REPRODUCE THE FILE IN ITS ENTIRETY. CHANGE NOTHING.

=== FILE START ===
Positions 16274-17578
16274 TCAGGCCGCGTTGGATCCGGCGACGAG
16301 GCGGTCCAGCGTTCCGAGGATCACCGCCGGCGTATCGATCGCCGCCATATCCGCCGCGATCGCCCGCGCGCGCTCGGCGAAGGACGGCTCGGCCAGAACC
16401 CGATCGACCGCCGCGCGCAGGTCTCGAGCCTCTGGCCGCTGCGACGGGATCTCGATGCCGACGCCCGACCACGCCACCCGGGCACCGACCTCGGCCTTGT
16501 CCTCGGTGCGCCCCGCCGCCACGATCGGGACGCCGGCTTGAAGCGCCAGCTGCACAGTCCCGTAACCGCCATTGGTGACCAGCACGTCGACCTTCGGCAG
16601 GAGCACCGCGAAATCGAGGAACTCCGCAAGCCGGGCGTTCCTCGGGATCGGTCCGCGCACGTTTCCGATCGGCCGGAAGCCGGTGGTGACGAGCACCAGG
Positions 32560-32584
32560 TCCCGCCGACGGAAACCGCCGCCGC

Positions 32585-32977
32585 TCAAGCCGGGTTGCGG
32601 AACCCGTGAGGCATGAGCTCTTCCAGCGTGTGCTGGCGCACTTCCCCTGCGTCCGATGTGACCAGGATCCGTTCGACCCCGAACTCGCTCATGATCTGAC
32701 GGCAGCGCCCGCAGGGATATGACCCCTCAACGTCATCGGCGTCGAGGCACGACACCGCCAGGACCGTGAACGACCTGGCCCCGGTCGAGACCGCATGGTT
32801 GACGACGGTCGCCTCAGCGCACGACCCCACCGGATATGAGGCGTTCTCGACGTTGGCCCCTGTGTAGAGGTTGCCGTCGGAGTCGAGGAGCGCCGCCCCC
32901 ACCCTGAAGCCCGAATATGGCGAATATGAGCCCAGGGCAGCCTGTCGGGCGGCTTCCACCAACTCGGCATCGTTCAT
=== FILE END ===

Positions 16274-17578
16274 TCAGGCCGCGTTGGATCCGGCGACGAG
16301 GCGGTCCAGCGTTCCGAGGATCACCGCCGGCGTATCGATCGCCGCCATATCCGCCGCGATCGCCCGCGCGCGCTCGGCGAAGGACGGCTCGGCCAGAACC
16401 CGATCGACCGCCGCGCGCAGGTCTCGAGCCTCTGGCCGCTGCGACGGGATCTCGATGCCGACGCCCGACCACGCCACCCGGGCACCGACCTCGGCCTTGT
16501 CCTCGGTGCGCCCCGCCGCCACGATCGGGACGCCGGCTTGAAGCGCCAGCTGCACAGTCCCGTAACCGCCATTGGTGACCAGCACGTCGACCTTCGGCAG
16601 GAGCACCGCGAAATCGAGGAACTCCGCAAGCCGGGCGTTCCTCGGGATCGGTCCGCGCACGTTTCCGATCGGCCGGAAGCCGGTGGTGACGAGCACCAGG
Positions 32560-32584
32560 TCCCGCCGACGGAAACCGCCGCCGC

Positions 32585-32977
32585 TCAAGCCGGGTTGCGG
32601 AACCCGTGAGGCATGAGCTCTTCCAGCGTGTGCTGGCGCACTTCCCCTGCGTCCGATGTGACCAGGATCCGTTCGACCCCGAACTCGCTCATGATCTGAC
32701 GGCAGCGCCCGCAGGGATATGACCCCTCAACGTCATCGGCGTCGAGGCACGACACCGCCAGGACCGTGAACGACCTGGCCCCGGTCGAGACCGCATGGTT
32801 GACGACGGTCGCCTCAGCGCACGACCCCACCGGATATGAGGCGTTCTCGACGTTGGCCCCTGTGTAGAGGTTGCCGTCGGAGTCGAGGAGCGCCGCCCCC
32901 ACCCTGAAGCCCGAATATGGCGAATATGAGCCCAGGGCAGCCTGTCGGGCGGCTTCCACCAACTCGGCATCGTTCAT